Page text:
Probably not. The Heartbeat bills enacted in North Dakota and Arkansas were both struck down at the district level, and those rulings were affirmed by the appeals court.

But couldn't the U.S. Supreme Court still take up the case? Sure, anything's possible, but why would they? Assuming it's true that Justice Ginsberg is itching to do it, that's only one vote for review; she needs three others. In theory, the other pro-abortion justices would want to revisit the current precedents, but realize -- whatever outcome they hope for must win the vote of...Justice Kennedy; and to the extent anything is clear about Kennedy's position on...anything, it is that he doesn't want to go where Ginsberg presumably wants to go.

But here's the main thing: if five justices of the Supreme Court are eager to liberalize abortion law, why does it matter which of these bills reaches the court? Are we really to suppose that there are five justices, ready to issue a new, expansive pro-abortion decision...only to be deflated because, golly, the wrong anti-abortion law reached them? That's ridiculous!

So the claim by the unnamed Ohio RTL operative is false. A five-vote majority on the Supreme Court, eager to strike down prolife measures, will strike down either of these bills; and write whatever decision it wants.

On the other hand, if circumstances allow, either bill might be upheld. These cases take several years to work through the courts. Who knows if there will be yet another new justice on the High Court? Who knows but that our prayers for the conversion of those justices who have distorted our laws to protect killing unborn children may not work?

Ohio RTL's tactics drew a lot of protest from other prolifers, which may explain the attempt to cover it's tracks. On the same Facebook post cited above, someone acting for the organization posted this:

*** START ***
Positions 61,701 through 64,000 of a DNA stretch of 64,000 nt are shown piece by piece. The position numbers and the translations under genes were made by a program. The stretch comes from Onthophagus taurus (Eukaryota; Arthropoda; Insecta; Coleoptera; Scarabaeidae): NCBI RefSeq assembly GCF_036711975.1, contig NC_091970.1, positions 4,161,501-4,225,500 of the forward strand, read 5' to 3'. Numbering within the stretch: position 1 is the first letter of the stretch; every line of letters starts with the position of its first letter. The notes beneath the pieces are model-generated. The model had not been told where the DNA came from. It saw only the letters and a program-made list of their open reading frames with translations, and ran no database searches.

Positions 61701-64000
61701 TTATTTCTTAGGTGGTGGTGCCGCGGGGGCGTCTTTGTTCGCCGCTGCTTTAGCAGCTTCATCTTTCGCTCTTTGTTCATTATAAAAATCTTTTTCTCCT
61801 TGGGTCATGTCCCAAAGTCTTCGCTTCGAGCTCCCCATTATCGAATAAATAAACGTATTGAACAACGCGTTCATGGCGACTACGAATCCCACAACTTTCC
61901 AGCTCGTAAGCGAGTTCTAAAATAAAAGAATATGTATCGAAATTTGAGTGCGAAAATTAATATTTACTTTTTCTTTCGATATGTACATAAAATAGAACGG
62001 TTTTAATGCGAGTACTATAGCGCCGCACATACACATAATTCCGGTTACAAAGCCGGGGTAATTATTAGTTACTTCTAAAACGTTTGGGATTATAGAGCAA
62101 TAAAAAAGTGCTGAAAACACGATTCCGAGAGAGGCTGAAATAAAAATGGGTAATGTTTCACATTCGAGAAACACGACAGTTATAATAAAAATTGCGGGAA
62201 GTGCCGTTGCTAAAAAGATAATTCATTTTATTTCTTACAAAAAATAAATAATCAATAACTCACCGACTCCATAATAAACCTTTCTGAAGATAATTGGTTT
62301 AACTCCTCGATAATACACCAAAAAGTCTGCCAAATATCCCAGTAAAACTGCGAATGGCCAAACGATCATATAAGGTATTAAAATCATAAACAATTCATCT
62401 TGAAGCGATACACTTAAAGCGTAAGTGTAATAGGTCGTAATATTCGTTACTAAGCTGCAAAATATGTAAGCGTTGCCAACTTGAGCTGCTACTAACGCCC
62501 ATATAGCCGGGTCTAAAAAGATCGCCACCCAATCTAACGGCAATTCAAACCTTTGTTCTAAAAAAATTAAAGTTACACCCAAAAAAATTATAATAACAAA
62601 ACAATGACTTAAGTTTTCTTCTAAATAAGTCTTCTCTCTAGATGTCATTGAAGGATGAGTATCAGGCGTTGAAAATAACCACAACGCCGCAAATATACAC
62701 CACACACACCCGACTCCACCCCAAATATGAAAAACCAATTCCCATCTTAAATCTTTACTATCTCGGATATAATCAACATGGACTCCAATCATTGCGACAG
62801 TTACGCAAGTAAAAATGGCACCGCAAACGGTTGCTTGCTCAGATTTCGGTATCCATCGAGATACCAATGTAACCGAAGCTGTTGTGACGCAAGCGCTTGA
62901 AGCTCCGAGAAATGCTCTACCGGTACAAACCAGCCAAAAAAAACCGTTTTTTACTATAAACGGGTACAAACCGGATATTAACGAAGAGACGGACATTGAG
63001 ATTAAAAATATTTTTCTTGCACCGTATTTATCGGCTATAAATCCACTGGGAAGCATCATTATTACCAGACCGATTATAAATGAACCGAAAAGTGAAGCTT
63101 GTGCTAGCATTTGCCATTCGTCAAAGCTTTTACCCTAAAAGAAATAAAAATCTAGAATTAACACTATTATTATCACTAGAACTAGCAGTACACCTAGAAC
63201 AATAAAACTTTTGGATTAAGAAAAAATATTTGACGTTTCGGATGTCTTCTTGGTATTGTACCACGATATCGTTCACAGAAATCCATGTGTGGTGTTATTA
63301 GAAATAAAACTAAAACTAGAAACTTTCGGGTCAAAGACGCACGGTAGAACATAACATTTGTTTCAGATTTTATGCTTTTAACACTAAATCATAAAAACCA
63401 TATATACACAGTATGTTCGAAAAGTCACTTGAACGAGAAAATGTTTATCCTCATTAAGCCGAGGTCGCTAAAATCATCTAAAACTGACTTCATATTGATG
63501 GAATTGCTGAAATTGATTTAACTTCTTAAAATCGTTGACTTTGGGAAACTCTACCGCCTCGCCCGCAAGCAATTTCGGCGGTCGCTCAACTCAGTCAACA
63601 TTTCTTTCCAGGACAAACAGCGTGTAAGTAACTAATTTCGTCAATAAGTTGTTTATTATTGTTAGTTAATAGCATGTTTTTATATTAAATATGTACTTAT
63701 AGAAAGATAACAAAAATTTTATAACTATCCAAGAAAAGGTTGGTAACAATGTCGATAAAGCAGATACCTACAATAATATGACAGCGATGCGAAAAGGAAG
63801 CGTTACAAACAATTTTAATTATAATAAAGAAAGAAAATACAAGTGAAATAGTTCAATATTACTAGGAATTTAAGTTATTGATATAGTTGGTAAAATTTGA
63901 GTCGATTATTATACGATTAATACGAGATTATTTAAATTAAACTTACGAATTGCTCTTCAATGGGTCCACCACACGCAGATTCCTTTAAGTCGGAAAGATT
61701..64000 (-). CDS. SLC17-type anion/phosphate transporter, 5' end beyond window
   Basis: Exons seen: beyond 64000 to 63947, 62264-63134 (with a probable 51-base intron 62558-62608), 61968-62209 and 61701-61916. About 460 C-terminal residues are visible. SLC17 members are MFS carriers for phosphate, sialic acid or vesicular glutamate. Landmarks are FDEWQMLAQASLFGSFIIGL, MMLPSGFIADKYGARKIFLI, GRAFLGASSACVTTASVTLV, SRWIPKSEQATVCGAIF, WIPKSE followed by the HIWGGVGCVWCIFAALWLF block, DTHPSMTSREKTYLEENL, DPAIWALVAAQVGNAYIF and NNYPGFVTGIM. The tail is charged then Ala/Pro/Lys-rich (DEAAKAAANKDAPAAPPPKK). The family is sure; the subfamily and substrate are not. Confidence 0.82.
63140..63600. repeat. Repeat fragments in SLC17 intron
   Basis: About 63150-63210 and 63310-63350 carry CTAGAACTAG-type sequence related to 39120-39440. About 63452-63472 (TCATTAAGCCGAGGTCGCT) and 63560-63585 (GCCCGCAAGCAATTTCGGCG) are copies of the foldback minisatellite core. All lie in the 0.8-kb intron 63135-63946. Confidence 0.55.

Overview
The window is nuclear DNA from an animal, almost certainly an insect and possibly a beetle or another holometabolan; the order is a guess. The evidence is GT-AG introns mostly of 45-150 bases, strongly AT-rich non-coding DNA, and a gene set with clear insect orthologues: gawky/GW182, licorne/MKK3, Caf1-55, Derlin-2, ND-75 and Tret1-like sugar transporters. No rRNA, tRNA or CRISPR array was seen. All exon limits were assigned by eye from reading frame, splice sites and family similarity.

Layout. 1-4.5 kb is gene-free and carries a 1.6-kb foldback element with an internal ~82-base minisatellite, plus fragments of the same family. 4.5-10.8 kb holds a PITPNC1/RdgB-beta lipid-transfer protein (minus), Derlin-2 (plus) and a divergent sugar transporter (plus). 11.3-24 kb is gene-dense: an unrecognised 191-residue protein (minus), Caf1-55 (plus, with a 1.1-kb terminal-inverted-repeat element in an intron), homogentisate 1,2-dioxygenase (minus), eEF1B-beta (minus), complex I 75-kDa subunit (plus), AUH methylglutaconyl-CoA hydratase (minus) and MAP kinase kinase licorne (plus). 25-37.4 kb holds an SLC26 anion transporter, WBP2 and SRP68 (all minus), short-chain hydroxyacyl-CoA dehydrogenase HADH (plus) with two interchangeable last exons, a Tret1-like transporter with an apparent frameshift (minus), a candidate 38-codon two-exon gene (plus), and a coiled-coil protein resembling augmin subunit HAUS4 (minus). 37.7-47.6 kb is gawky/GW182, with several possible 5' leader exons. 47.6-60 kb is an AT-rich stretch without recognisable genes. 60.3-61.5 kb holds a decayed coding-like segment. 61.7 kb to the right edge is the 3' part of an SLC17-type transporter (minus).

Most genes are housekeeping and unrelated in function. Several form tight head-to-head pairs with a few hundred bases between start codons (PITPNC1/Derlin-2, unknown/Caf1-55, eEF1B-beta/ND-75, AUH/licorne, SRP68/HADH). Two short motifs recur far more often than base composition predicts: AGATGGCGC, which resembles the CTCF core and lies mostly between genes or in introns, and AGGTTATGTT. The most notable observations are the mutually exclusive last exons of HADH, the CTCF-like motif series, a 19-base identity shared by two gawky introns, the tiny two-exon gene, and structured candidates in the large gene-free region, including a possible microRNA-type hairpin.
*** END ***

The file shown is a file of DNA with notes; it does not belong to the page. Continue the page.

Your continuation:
Ohio Right to Life was neutral on the Heartbeat Bill and supportive of the one strategy that could swing Anthony Kennedy to a pro-life decision. The Heartbeat Bill hasn't saved any lives anywhere it's been tried. Sadly, the Supreme Court actually rejected the opportunity to hear the Heartbeat Bill earlier this year.

Sorry, but backing a veto is hardly "neutral"!

The too-clever tactics of Ohio Right to Life are bad enough; but not being forthright about their actions make it worse. I'm sorry to see it.


Kneeling Catholic said...

Thanks for posting this, Father.

I had feared Gov. Kasich, -given the fact that I detest him-, would stab the heartbeat bill backers in the back. He took his time about revealing his course. He has certainly earned more approbrium. Once a weasel, always a weasel!! [ ]

I think the fetal heartbeat begins in the 4th week? Kasich goes out of his way to keep abortion legal on out to the 20th week. How does he (and Ohio RTL) escape responsibility for the deaths of all those children between 4 and 20 weeks whose lives will be taken from them thanks to his craven betrayal?

rcg said...

It is a shame for the ORL to be so lazy. Has anyone tried to change the bill in light of the basis of the rulings?

Fr Martin Fox said...


I don't know. I doubt it; I think the point is to keep trying, in hopes of a differently-minded court.